For the month of May, the focus of our blog posts will be motherhood. Some of our posts will be lighthearted and others will carry more weight. To begin, our executive director Elisabeth Zimmermann has agreed to share a very deep and personal story about the death of her grandson, 15 months ago. Part 1 of this story was originally submitted for a book, focusing on grief. We post this story in honour of all the mothers who are mourning the loss of a child this mother’s day. May you feel validated, respected and cherished as you are a mother of great strength and courage.
“Although this is a very personal reflection I agreed to share this with our followers to hopefully begin a more open dialogue about pregnancy loss and baby loss, something that too often has been kept silent. I do this with the consent of my daughter who has become a great advocate for bringing this experience out of the shadows.” – Elisabeth Zimmermann
“Tomorrow it is two months since Coby’s death and birth. Today Kirstin showed me the pictures that were taken right after he was born. They were beautiful and heartbreaking all at the same time. It seemed strange at the time but I am so grateful that they were taken, it helps to make it real, to know that he was with us and that it happened. It was comforting to see his little face again, I didn’t really want to put them down, it made me feel a little like he was still with us. It brought back all of the moments that we went through.
It is a series of moments that stay in my mind that make up what happened. The moment I heard the midwives struggling to find Coby’s heartbeat, the moment that Kirstin came into the living room to tell me that they were going to the hospital and the look on her face, I could see her trying to process what was happening. The moment that she phoned me from the hospital to say that the news wasn’t good. The moments of making phone calls to tell Chuck, Andrew and Kim and Rachel that Coby had died, the moment that I saw Kirstin in the hospital. Then the moments of waiting strung together while everyone arrived at the hospital and the looks of disbelief passed over everyone’s face, “how is this possible” “everything was fine” “this can’t be true”. Then came the moments of gathering information, what was going to happen next, why did this happen. After a long and sleepless night the moments of watching Kirstin go through the final stages of labour, walking away from the door thinking I can’t listen to my daughter push her dead baby out. Then came the first moment etched permanently in my brain of seeing a grief stricken Jason holding his dead son in his arms as the door to their room opened for a brief moment. Then came the moments of seeing a drugged and exhausted Kirstin with her son, of all of us taking our turn to hold him and say our goodbyes and giving him the only kisses we were every going to be able to give him. My heart was broken, how could this be, this beautiful baby boy, so perfect with his chubby cheeks, with Kirstin’s hands, this beautiful long awaited baby.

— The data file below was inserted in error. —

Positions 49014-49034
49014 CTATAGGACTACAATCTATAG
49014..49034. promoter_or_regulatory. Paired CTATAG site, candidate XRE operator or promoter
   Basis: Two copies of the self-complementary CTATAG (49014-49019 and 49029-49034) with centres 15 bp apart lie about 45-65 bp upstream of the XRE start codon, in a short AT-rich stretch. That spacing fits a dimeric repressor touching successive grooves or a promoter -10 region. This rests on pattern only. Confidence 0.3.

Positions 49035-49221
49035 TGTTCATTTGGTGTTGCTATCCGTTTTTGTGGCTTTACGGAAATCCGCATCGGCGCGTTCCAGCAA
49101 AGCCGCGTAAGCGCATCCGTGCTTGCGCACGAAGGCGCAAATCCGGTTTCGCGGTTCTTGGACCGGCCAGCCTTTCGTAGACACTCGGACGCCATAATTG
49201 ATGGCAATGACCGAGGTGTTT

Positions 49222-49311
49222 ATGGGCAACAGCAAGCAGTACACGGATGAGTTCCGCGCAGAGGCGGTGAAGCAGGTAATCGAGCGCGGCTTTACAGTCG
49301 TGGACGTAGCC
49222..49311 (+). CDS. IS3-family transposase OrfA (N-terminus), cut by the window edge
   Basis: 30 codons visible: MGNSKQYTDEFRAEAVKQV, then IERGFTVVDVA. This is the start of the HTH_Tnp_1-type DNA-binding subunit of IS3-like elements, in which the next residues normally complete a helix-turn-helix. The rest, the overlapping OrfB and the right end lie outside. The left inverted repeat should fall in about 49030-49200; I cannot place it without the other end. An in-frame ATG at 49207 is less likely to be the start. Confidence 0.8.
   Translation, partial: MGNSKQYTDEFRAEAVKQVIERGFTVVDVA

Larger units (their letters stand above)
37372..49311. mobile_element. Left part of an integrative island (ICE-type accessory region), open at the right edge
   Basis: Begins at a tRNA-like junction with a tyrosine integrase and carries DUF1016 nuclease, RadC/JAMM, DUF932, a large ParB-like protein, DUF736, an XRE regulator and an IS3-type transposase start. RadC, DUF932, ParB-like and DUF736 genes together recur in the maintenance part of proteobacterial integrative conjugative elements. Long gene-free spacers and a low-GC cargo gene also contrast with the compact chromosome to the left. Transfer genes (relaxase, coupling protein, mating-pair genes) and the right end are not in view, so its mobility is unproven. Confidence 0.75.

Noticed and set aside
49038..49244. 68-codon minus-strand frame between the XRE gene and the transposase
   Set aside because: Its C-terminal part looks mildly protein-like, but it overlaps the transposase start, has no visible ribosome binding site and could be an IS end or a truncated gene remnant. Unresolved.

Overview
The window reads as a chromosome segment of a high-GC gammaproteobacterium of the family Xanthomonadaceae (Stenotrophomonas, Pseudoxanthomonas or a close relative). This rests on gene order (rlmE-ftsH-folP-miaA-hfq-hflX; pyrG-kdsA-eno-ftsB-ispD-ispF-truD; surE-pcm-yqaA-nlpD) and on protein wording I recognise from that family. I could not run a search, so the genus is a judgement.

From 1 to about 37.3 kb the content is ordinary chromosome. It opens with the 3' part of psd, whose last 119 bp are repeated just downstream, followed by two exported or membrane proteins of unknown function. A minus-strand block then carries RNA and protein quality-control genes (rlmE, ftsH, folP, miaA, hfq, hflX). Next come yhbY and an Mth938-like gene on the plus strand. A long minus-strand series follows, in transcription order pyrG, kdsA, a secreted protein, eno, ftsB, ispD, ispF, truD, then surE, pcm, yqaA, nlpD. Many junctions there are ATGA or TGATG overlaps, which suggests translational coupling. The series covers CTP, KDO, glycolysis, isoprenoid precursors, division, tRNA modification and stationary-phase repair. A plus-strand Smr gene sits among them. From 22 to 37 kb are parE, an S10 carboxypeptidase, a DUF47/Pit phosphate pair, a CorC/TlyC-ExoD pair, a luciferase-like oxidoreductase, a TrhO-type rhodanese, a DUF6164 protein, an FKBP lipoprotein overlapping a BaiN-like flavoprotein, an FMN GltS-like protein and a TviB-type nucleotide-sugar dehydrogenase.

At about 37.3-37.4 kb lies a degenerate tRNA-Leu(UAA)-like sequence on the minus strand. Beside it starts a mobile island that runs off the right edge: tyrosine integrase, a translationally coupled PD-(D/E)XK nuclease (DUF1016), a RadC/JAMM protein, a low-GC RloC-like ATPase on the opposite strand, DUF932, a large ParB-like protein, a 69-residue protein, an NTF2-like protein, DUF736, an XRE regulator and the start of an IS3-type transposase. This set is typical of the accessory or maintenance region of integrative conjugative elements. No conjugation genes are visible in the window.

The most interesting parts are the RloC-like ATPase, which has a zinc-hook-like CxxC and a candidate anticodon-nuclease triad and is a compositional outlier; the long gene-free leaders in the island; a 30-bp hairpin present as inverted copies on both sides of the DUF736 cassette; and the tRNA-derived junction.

Then there are the moments of helping Kirstin and Jason plan their son’s funeral and of watching Kirstin, still weak from the delivery and Jason graciously greet the many people who came to wish them well at the visitation. Kirstin and Jason showed endless openness and inclusion and tremendous wisdom through every step from the moment they knew their dear son had died, through the delivery to the steps of planning the funeral.
I had to start coming to the realities of my grief as Coby’s grandmother but I also had to watch my other children move through their own processes of grief. You know as a mother that you can’t protect your children from the pain of this life but it goes against every fiber of my being to have to watch my children deal with devastating loss. There are those moments of conversation in the early days as I tried to gauge how they were managing while I tried to come to grips with the reality of the tragedy that had befallen all of us. There are the moments of supporting Rachel as she tried to understand her emotions and was unsure of what to feel and feeling helpless to support her sister and the moments of talking with Andrew and Kim as they processed through their anger and grief and the unfairness of what had happened. There are the moments of tentative phone calls, the first conversations with Kirstin and Jason, bringing dinner to their home and seeing them curled together under the quilt that I had made for Coby and then used the fabric that was meant for the wraps that were supposed to carry him to make it big enough for the two of them to cover themselves with.